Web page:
Reject. A decision taken not to exploit or enhance the opportunity.All of the above actions are captured and entered within the risk register, and project or stage level plans have the above activities and resources added.It is helpful to include the proximity for each risk. This is the time frame of the risk event occurring from the present day. This is helpful in focusing resources on actions for risks in the near future. But it is also helpful in determining when each risk event will occur, as this will have an effect on the severity of the impact.Throughout a project, new risks can be identified, and existing risks can change their status — for this reason risk management should be seen as an ongoing activity throughout the entire project. It should also be remembered that as issues arise, these can in themselves impact existing risks or cause new risks.At the end of each stage of a project, the total risk situation needs to be calculated, and used as part of the data for management to make an informed decision as to whether to proceed with the project or not. At the end of a project, as part of closure, any outstanding risks which would therefore have an impact on the end product’s operational life should be found a new owner, so that such risks can continue to be successfully managed and controlled.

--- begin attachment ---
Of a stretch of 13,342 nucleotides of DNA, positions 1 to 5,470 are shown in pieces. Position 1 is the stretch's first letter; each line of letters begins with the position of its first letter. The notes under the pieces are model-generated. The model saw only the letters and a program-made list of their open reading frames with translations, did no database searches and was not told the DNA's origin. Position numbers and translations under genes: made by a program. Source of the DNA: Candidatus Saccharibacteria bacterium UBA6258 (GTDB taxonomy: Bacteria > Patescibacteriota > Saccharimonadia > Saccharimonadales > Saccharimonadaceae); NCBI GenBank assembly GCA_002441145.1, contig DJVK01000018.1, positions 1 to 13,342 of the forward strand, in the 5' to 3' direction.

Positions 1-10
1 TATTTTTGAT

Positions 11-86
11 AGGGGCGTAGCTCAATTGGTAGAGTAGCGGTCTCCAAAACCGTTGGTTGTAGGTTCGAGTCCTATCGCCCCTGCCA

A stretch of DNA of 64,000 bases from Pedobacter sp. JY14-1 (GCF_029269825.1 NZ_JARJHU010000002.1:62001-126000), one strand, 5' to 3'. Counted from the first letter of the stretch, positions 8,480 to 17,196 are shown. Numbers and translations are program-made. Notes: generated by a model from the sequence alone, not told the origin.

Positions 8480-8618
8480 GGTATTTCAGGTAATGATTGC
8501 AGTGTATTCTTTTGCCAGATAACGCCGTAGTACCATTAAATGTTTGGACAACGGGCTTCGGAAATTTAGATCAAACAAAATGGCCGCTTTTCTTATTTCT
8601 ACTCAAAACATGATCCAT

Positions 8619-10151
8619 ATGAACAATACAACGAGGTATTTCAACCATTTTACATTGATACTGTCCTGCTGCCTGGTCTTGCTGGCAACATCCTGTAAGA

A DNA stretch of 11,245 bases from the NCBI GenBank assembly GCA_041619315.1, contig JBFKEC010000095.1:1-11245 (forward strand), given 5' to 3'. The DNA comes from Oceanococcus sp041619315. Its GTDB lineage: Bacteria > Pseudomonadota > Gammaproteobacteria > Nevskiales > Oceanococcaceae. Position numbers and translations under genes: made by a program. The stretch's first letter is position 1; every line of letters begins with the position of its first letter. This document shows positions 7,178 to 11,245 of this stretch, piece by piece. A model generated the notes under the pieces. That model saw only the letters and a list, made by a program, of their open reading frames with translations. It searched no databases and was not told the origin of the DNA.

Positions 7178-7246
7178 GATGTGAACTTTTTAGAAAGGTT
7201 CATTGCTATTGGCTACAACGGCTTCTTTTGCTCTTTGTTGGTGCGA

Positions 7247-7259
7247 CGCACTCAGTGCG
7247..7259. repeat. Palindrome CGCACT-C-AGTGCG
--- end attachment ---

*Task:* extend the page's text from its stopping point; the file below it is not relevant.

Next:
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Programme Risk Management

 If you have approached your project or programme well, you will have developed a Risk Plan/Strategy document. Risk needs to be proactively managed, as opposed to allowing it to manage you and the environment around you. 
Many people are afraid of risk management and some Project and Programme Managers are often reluctant to publicise risk to executive management. The reality is that things change, assumptions become false, expectations are not met and suddenly you can find yourself facing a very different looking environment.  For a risk plan to really help (and play its role) it needs to be accompanied by a ‘proactive’ approach by applying Risk Avoidance, Transference, Mitigation and Acceptance.
 
Most well run organisations will have risk managed at four distinct levels which are;

Corporate or Strategic
Programme
Project
Operational
To do this effectively, a framework for managing risk needs to be designed and implemented to address the following list of 9 hows:

how risks are identified;
how information about their probability and potential impact is addressed;
how risks are quantified;
how options to deal with them are identified;
how decisions on risk management are made;
how all these decisions are implemented;
how actions are evaluated for their effectiveness;
how appropriate communication mechanisms are set up and supported;
how stakeholders are engaged on an ongoing basis